This week we’ve been talking about the emotional attachments people have to their smartphones and how mobile marketing can use those connections to engage users and build campaigns. I have certainly been on the receiving end of some of those kinds of campaigns.
I used to walk almost every day from my office in New York’s Soho section to my apartment in the East Village always with my headphones on listening to music or my favorite podcast “This American Life.” Twice a year for about a week or so, Ira Glass, the podcast’s host (who I totally have a nerd crush on), would start the podcast with a very laid back plea about the production costs of the show, which is free to download. Listeners could help out by donating $5 simply by texting the word “LIFE” to a short code. That fee was added to their mobile bill. I loved the show, $5 was the cost of one large latte that I could certainly do without and I was listening to the podcast right there on my smartphone, so it took just a minute or two to donate.
Even though this wasn’t money being raised to help the victims of a horrible natural disaster the campaigns have been a big success. It played on my sense of guilt. Here I was every week enjoying this podcast for free. Surely I could donate a mere $5 to defray costs? Plus, the mobile giving system was so easy to use.
Playing on Emotions
It sounds a tad slimy, but let’s face it: marketers have been playing on emotions for decades. If you buy product X you will be a happier, more complete person. With mobile, it’s about taking those kinds of basic human emotions and harnessing them in the moment.
Check in apps such as Foursquare play to people’s competitive nature. Does anyone really need to be the mayor of their office? But it’s something to boast about. Many check ins at their core are consumer loyalty programs that are more engaging because of the immediacy. Users get to brag about their whereabouts on social media sites and receive rewards both virtual (badges) and real (discounts).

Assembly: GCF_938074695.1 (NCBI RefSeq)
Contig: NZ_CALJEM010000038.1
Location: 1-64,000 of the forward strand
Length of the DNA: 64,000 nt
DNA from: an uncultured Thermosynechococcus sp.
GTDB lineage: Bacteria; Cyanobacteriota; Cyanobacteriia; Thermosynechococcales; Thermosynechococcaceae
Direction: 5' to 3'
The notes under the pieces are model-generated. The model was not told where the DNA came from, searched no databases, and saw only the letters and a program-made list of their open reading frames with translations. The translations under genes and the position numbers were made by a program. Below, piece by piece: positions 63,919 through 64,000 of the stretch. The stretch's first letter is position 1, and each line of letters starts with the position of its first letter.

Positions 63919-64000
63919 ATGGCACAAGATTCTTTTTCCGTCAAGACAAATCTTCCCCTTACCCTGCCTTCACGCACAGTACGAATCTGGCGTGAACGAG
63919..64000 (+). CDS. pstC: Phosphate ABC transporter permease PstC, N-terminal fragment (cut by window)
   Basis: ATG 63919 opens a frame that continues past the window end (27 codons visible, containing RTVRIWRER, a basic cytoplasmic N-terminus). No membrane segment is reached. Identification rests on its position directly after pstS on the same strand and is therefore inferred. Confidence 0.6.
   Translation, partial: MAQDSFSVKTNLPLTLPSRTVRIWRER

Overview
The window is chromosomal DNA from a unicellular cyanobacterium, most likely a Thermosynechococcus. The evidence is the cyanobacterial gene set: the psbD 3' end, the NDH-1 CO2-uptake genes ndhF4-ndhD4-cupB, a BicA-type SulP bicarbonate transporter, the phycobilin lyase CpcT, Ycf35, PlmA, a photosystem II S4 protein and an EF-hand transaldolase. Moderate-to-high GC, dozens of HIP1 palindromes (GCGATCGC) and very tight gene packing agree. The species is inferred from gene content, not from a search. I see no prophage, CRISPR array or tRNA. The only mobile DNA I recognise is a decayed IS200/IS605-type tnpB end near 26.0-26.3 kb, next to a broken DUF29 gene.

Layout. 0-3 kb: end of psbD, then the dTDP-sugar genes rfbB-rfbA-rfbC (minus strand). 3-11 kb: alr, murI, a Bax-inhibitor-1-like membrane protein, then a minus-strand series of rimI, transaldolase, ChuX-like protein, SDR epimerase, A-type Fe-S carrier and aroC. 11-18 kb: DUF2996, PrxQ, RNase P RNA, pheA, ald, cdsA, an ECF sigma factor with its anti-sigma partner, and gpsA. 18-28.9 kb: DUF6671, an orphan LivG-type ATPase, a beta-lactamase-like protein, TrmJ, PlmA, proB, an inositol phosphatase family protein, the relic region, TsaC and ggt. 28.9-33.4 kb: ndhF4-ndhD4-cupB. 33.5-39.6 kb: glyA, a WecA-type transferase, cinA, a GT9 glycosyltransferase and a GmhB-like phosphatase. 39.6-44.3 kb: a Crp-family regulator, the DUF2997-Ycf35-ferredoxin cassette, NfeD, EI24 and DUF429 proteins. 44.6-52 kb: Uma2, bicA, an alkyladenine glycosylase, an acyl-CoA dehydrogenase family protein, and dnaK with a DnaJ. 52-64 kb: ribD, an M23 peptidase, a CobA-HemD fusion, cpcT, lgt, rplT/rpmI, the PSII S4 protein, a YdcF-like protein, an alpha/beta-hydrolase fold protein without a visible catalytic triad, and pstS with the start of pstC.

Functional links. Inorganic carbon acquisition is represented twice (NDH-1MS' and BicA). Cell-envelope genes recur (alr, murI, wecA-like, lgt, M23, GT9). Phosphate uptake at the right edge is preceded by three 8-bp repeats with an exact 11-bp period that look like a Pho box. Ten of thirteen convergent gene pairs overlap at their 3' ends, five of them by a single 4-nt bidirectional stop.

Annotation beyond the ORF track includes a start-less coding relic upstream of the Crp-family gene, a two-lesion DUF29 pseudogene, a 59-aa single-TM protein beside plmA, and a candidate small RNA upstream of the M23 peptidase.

We’ve talked about mobile social gaming and gamification in the past, but the reason why it works is because of both users’ sense of competition and the range of emotions they go through when engaging in those games. A user can go from incredibly happy to incredibly frustrated in a matter of seconds, but the key is to keep them hooked and coming back for more, thus a good system of rewards.
A lot of conferences are using Tag scavenger hunts to get attendees more involved and to create a less passive environment. When these show attendees visit the different venues or sections of a conference they scan a Tag, and when they’ve scanned enough Tags, they are rewarded with badges. They get to win and even if it’s something that is seemingly silly or useless like a badge, it makes the user happy. It also builds a sense of comradery among those at the show and gives them a reason to chat as well as brag a bit.
Marketers also have to make sure that users don’t become bored. We talk a lot about Eurest Dining Services scan to win campaign, but that’s because it is a good and simple implementation that uses gamification and the users’ sense of competition. Scanning a cup to win a prize is easy and making sure users win every few tries (but not every try) appeals to that competitive spirit and ensures they’ll keep coming back for more.
Making it Easy
The easier you make it for people to engage, the more likely they will. For example, right here on the Microsoft campus the Giving Campaign is going on. There are posters strategically located in places where people may be waiting and have their smartphone with them like by the elevator bank. These posters have Tags, so all it takes is a quick scan for the user to donate to their favorite charity. People never go anywhere without their trusty smartphones, so when you make it convenient for them to do something like scan a Tag on a poster as they wait for an elevator or a bus or even on a UNICEF trick-or-treat box, they aren’t going to have time to over-think their decision.
With games, you don’t want to make things too complicated or people won’t play. And you do actually want them to win once in a while or you will totally lose your audience. At the end of the day, the whole point is to get the mobile user engaged and emotionally connected to your brand.
What other emotions can be used by mobile marketers to help build their campaigns? Let us know with your comments below or on Facebook or Twitter.